Figure 3. Diaphragm protein levels of antioxidant enzymes. (A) Representative immunoblots. (B) Grouped data from control (n = 3) and all patients with HF (n = 11). (C) Individual data from patients with ischemic and non-ischemic cardiomyopathy. Representative protein gels are similar to that shown in Figure 1. *P < 0.05 vs. control by Mann-Whitney test.
Despite increased levels of catalase, redox imbalance in diaphragm from patients was manifested by increased (~40%) protein carbonyls, while 4-HNE and 3-NT were unchanged in the diaphragm of end- stage HF patients (Figure 4).
Figure 4. Diaphragm protein oxidation in control and patients with end-stage heart failure. (A) Representative lanes of protein gel, carbonyls, 4-hydroxynonenal (4-HNE), and 3-Nitrotyrosines (3-NT). (B) Box and whisker plot shows grouped data from control (n = 3) and all patients with HF (n = 8–11). (C) Scatter plots show individual data from patients with ischemic and non-ischemic cardiomyopathy. *P < 0.05 by Mann-Whitney test.
Our study shows that diaphragm of patients with end-stage HF have elevated mRNA and protein levels of Nox2 subunits that is accompanied by increased p47phox phosphorylation, which is consistent with Nox2 activation. The antioxidant enzyme catalase was also increased in diaphragm of patients, while superoxide dismutases and glutathione peroxidase were unchanged. These findings suggest disrupted redox homeostasis in the diaphragm of patients with end-stage HF, which are confirmed by elevated levels of protein carbonyls.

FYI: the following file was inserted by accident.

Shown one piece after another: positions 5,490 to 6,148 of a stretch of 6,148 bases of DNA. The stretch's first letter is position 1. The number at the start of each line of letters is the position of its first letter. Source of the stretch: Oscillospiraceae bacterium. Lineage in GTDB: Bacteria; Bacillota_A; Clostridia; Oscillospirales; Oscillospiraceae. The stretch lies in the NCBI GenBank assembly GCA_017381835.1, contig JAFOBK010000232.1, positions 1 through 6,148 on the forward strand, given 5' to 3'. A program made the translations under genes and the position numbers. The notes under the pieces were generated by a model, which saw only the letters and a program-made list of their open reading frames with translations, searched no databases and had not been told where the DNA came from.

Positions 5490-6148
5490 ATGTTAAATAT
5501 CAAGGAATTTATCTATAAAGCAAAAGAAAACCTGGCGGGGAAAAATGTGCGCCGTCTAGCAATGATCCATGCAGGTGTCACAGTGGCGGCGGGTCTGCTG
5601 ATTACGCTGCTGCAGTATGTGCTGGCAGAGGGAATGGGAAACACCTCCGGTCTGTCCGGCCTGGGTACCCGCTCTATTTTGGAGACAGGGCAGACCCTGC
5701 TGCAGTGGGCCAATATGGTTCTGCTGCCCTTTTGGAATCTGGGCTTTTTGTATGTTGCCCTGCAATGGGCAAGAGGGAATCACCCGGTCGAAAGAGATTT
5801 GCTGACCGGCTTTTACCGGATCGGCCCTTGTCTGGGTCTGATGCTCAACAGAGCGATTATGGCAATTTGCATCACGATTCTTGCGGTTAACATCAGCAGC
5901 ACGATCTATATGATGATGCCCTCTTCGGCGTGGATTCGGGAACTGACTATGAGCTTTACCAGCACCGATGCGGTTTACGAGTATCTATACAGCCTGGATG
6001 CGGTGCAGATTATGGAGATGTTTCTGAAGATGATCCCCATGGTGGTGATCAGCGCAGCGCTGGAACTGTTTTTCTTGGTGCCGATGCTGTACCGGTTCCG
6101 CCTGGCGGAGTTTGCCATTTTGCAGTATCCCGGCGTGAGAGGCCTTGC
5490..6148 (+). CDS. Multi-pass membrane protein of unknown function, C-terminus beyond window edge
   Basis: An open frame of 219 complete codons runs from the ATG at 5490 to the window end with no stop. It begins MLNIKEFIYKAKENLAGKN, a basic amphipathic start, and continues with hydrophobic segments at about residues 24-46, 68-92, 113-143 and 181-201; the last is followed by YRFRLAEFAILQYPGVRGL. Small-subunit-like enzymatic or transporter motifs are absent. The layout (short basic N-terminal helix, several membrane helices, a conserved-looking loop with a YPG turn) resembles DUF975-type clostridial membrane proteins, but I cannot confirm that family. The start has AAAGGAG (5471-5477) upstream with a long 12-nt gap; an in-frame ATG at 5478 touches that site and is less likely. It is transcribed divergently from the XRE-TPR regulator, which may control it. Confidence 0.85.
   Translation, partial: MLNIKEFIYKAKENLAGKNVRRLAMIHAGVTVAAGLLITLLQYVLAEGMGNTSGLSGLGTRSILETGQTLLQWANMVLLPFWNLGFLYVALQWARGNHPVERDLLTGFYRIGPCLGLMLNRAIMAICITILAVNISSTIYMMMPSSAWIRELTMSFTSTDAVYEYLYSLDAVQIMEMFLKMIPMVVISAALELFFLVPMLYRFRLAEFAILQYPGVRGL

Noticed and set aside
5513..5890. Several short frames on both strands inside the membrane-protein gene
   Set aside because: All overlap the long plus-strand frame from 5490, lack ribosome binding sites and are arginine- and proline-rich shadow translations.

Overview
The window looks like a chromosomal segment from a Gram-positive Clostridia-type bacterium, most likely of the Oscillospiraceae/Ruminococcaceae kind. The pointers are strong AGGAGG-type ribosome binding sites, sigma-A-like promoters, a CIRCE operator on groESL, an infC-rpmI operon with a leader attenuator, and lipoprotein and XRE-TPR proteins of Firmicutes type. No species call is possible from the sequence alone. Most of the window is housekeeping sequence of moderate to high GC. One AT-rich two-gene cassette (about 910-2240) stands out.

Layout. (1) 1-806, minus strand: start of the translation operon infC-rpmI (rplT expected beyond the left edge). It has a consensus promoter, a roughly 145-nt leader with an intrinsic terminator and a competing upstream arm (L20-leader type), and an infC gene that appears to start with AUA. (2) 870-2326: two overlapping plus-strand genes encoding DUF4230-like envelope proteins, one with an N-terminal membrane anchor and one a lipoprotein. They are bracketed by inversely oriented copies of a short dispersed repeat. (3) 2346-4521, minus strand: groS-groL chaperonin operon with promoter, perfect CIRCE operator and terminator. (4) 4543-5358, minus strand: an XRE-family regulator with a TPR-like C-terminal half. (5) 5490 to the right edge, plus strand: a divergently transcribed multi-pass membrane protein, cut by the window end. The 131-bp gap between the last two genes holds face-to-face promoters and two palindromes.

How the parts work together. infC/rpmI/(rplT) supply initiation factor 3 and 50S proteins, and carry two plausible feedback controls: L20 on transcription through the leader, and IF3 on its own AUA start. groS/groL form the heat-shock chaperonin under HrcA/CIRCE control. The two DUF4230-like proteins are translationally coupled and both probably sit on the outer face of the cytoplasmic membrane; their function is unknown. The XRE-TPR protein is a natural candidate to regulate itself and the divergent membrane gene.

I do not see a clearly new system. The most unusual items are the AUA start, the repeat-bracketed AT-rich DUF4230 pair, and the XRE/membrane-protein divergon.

The enzyme Nox2 is emerging as an important source of oxidants that cause diaphragm abnormalities in animal models of diseases, including muscular dystrophy (Whitehead et al., 2010; Pal et al., 2014; Henriquez-Olguin et al., 2015) and HF (Ahn et al., 2015). The functionally assembled Nox2 complex includes several subunits (Nox2, p47phox, p22phox, p40phox, p67phox, and Rac1 Bedard and Krause, 2007; Lassègue et al., 2012). We observed that mRNA levels of several Nox2 subunits were increased in the diaphragm of end-stage HF patients, with p47phox subunit having the highest elevation (Figure 1).
Increased p47phox mRNA was translated into higher protein abundance compared to control (Figure 1). Similarly, we have found heightened protein levels of p47phox in the diaphragm of mice with HF (Ahn et al., 2015). It is unclear whether elevated p47phox is sufficient to heighten Nox2 activity in skeletal muscle cells. Overexpression of p47phox increases Nox2 activity in glial cells (Lavigne et al., 2001). Thus, it is possible that skeletal muscle cells have a constitutive, p47phox-dependent Nox2 activity.